Staff representatives from SPCK bookshops, which are now owned by the St Stephen the Great Charitable Trust (SSG), are to meet management this month to discuss concerns about the treatment of staff and working practices.
The Trust, which is run by Eastern Orthodox Christians, took over the 24 SPCK shops in October 2006 (News, 27 October). They were running at a loss, and SSG promised to “enhance and broaden its mission of distributing Christian literature”, and promised a “vigorous marketing strategy”.
Mark Brewer, an Orthodox Christian and a lawyer from Texas, who is the chairman of the Trust, in partnership with his brother Philip, described the shops “as places where all people, Christian or otherwise, are welcome, and given the chance to widen their spiritual horizons”.
Nearly a year later, 11 of the shops are without a manager, and no job vacancies have been advertised on its website; the sale of the Qur’an has been banned (News, 1 December); and strict guidelines have been issued about working practices, including stock-ordering. Staff have been told that speaking to the press can be a sackable offence. One manager was allegedly dismissed for speaking of his concerns with a senior cleric who was visiting the shop.
The business-development manager, Simon Mackay, who was appointed in December, is leaving this month to work for Foyles bookshops. Publishing houses have expressed concerns that one of the leading distributors of religious books to SPCK shops encountered a serious payment problem earlier this year.
SSG announced in the summer that the bookshops would open on Sundays (News, 8 June), but, after staff consultation, this has not become a blanket policy.
Supporters and regular users of SPCK bookshops who were contacted this week by the Church Times described staff morale as being at an all-time low. They questioned the principles on which the chain was being run. Staff said that their main point of contact with the Brewers was through email.
Mr Brewer said this week: “The morale of the SPCK Bookshops could not be better.” He described Mr Mackay’s departure after less than a year as an “endorsement of the management of SPCK Bookshops”.
As a trustee, it would be inappropriate to comment on any personnel action, he said. He could not confirm or deny that a manager had been sacked for speaking to the press. He stressed, however, that the Trust expected all staff to support its charitable objectives, “and we would accordingly expect them to not express negative opinions about SPCK bookshops or the charity.”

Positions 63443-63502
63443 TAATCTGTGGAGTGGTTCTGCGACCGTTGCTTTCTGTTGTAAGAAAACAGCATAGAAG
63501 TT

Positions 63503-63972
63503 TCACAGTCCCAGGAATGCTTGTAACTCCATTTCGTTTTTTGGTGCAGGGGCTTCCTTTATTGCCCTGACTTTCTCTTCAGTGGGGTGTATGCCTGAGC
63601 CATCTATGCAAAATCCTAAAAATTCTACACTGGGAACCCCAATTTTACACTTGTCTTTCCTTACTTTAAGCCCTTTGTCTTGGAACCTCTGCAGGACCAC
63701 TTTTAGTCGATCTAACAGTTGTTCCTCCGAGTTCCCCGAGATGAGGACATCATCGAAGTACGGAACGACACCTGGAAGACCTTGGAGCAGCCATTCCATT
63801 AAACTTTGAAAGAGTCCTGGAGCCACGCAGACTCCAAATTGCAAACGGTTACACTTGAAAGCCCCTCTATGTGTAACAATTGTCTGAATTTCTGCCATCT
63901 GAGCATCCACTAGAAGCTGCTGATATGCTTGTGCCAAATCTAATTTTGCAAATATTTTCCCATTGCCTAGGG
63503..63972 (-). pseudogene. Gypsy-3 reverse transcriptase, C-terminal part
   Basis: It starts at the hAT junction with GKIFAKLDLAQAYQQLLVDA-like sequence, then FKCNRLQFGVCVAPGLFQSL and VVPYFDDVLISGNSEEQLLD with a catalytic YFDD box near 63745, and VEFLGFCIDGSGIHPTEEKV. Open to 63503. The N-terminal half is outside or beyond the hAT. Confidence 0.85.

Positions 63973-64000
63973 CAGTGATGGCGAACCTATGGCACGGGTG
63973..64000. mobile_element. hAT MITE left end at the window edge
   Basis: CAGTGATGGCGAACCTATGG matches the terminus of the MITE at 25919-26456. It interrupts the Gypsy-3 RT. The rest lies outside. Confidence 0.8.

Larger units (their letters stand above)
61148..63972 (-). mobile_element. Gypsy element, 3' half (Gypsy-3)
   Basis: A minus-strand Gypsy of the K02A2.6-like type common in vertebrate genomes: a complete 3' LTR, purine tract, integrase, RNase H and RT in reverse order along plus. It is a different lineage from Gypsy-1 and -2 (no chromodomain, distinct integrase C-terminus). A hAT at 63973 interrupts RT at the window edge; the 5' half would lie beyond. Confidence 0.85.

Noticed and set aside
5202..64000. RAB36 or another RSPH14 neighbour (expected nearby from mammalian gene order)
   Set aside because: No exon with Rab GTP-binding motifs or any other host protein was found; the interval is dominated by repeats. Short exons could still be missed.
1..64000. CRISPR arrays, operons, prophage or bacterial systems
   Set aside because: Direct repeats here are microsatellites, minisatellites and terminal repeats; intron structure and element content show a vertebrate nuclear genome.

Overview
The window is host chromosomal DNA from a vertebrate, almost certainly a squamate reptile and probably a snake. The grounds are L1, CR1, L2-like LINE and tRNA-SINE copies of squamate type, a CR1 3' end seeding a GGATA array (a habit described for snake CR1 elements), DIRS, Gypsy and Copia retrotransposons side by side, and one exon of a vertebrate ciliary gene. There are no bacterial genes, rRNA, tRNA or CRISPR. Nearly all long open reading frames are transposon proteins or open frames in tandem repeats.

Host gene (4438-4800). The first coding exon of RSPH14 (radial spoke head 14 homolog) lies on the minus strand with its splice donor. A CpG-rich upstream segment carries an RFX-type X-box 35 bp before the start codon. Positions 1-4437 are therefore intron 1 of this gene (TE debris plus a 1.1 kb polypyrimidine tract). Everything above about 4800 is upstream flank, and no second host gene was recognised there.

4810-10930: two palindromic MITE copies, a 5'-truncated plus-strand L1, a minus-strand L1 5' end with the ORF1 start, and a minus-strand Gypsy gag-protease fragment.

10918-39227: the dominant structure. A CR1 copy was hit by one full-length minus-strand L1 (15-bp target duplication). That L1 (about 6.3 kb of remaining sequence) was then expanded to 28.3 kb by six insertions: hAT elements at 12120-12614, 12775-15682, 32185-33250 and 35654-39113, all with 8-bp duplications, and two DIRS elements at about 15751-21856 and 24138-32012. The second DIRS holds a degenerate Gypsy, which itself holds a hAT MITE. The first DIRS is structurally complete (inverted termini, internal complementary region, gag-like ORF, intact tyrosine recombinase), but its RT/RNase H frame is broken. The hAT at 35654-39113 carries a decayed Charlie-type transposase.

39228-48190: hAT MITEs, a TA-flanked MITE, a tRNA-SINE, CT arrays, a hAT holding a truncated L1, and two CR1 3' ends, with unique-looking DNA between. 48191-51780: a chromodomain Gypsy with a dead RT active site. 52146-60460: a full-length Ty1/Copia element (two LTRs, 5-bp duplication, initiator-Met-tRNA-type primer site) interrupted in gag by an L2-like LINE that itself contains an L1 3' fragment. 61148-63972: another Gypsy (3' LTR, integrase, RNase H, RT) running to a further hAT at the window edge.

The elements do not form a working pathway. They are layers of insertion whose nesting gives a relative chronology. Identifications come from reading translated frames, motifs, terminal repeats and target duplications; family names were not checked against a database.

On the question of the breadth of stock, Mr Brewer said that a central ordering scheme had been “slowly and gradually instituted” since January. As a result: “Our local shops’ role in reordering has, of necessity, evolved and adapted somewhat.”
Mr Brewer confirmed that there was a meeting with staff later this month, but denied that all contact was through email. “In my efforts to stem the losses and make the shops sufficiently profitable to keep them open, I have eschewed further shop closures (as in the past), and instead laboured to find areas where cost-cutting and more efficient utilisation of resources could go hand-in-hand with better economic performance and customer service.”
The Bishop of Gloucester, the Rt Revd Michael Perham, and the SPCK General Secretary, Simon Kingston, who are both listed as trustees of SSG, said on Tuesday that while trustees are not involved in the management of the shops day-to-day, “certain matters for discussion” had been raised at a trustees meeting a month ago, and that they were continuing in discussion with other trustees.
They said that, although an American management style would inevitably lead to some contrasts with past ways: “We are certainly seeking to ensure that the staff are treated appropriately for a Christian organisation.” Referring to the meeting with staff, they continued: “We would earnestly hope that this would take a positive turn.”